I think you have to remember that when you’re out on the street and that you’ve not got anybody, if there is somebody he’s usually looking for something off you. It’s very hard to learn to trust people.

In the diversion program it was really getting to know your worker as well, I mean, that can take a wee bit of time. I think it made such a big difference in helping me to get out of prostitution, and helping me with my drug addiction. They’re such a big, important part of what you need at that time. The program helped me so much. It gave me so much more confidence in myself… the support was really good as well. It just gave me so much confidence, positivity.

I’ve been out of prostitution for a couple of years now.

Well, really I feel the last year and a half I’ve just started my life. My life changed dramatically. It’s so different, I feel so much more confident. Positive things have been happening to me. I’m looking forward to the future, getting to know myself – that’s been a journey, getting to know what I like.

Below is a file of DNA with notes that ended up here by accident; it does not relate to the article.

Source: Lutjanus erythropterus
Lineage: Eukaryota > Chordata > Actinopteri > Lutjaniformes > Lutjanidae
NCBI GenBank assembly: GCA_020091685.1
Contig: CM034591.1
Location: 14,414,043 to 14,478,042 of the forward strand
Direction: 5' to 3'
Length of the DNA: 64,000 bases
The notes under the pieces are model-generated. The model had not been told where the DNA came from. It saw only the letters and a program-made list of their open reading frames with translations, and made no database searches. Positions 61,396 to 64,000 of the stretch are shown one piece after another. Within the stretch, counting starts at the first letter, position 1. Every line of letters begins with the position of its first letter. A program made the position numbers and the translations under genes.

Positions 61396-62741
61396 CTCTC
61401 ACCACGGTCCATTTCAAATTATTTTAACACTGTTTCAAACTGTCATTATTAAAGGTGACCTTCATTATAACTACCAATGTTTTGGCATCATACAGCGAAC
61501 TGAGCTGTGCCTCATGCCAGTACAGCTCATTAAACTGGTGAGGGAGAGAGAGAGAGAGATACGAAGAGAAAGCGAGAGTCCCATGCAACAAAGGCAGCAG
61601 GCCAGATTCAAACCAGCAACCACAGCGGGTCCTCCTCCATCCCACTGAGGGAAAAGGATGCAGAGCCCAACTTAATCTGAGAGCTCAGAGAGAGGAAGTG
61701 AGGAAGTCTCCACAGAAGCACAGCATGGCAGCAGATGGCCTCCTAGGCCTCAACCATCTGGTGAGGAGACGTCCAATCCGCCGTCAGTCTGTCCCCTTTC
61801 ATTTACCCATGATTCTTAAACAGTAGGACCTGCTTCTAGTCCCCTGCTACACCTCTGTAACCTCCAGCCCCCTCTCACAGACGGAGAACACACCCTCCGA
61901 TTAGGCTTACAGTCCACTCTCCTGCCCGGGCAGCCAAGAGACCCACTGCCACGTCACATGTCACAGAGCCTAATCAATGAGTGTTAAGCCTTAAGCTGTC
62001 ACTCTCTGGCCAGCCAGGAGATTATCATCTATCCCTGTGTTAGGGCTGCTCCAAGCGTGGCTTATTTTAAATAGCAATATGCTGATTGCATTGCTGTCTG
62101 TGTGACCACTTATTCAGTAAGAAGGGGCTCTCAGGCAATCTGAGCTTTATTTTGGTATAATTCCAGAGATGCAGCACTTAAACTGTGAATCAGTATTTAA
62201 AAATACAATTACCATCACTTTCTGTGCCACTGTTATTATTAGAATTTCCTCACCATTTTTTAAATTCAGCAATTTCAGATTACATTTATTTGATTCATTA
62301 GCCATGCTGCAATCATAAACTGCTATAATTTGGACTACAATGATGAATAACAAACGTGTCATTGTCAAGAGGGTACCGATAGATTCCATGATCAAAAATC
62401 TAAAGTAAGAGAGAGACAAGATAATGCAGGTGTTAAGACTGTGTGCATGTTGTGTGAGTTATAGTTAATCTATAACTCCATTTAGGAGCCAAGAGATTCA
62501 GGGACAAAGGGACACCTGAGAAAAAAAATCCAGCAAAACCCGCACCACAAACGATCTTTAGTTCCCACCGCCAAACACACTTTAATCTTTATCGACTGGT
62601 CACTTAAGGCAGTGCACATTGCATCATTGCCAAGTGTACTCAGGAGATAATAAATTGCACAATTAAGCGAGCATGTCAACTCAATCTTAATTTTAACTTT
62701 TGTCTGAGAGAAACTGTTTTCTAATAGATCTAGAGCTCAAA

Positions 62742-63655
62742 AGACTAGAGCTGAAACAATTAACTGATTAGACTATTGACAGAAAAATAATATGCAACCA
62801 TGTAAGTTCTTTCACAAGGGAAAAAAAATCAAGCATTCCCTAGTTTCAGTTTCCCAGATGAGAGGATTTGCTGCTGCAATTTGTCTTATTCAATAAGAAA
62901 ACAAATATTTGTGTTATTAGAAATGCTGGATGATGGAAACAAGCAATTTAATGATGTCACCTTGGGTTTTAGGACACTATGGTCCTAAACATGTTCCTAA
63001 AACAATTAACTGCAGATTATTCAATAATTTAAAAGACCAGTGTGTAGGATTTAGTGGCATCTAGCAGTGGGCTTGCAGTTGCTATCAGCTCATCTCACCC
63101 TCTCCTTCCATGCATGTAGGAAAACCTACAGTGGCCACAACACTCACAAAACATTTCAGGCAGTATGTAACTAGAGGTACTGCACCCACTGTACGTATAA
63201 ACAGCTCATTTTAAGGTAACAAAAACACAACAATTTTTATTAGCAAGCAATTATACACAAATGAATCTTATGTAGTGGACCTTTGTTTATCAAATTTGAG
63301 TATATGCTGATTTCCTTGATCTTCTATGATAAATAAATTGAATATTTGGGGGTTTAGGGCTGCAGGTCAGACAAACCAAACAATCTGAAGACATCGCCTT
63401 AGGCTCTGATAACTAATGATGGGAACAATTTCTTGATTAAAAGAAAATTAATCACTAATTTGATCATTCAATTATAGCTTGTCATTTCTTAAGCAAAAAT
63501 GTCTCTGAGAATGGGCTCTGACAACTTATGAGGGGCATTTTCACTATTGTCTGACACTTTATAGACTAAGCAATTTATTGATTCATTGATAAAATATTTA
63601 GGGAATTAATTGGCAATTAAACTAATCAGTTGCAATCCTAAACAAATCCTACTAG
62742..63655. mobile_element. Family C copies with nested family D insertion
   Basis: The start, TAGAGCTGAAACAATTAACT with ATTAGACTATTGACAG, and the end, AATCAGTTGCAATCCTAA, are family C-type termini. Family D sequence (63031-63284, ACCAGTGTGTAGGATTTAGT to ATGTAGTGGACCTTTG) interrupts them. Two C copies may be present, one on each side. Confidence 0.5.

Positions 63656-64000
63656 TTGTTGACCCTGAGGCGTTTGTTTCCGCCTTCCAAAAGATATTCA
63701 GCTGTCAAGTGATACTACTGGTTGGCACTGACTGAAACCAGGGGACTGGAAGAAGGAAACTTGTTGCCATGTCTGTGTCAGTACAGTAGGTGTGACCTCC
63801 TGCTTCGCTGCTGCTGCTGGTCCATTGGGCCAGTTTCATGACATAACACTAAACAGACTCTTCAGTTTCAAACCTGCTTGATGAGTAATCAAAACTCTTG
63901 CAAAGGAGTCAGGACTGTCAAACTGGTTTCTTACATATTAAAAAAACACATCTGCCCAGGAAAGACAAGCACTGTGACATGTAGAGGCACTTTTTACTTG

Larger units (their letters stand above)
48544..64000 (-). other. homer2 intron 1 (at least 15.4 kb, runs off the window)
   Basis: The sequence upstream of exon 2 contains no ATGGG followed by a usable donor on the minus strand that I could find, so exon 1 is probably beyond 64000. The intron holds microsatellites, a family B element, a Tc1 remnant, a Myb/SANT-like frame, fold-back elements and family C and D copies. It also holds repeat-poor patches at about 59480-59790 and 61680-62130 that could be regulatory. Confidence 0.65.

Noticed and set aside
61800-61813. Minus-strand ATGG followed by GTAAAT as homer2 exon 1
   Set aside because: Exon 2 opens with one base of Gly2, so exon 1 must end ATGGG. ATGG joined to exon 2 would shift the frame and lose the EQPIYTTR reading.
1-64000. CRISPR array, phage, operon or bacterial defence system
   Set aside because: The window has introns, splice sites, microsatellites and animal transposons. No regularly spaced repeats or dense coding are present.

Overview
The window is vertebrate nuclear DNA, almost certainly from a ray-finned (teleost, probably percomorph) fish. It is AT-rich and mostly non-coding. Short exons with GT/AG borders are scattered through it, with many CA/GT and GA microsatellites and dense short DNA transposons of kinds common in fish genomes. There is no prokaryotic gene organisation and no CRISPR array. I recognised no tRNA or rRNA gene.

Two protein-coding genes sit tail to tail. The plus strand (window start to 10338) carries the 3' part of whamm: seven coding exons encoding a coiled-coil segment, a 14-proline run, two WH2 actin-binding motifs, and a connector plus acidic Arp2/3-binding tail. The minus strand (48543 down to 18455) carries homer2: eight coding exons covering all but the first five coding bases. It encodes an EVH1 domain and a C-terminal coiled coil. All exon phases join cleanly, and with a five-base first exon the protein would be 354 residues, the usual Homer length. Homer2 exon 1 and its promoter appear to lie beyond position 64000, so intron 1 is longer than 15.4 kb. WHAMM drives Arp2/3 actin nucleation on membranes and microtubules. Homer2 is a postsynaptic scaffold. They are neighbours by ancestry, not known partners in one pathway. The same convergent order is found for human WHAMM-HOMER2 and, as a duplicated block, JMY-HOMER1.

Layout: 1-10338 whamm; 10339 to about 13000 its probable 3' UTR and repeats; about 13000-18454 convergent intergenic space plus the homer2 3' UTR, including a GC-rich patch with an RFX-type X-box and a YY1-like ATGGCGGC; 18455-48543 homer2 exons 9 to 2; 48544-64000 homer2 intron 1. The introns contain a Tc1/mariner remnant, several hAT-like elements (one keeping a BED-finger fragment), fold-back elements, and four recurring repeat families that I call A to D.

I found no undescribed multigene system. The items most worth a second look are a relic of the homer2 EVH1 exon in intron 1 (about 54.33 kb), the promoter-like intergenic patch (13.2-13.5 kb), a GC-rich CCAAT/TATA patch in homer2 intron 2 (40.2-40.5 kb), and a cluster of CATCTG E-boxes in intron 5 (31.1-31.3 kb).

I want to stay on with my education and then hopefully have a career, working with women at the end of it. Something that actually I could get enjoyment and take things out of. I want my own house, to have my daughter back and really just to know myself and to be settled in my life.

Silencing and sharing



It’s never easy to stand up and talk in front of a group of people.

Questions run through your mind -who are they?  what do they already know?  why do they want to hear you speak?  how will they deal with what you say? what will they think?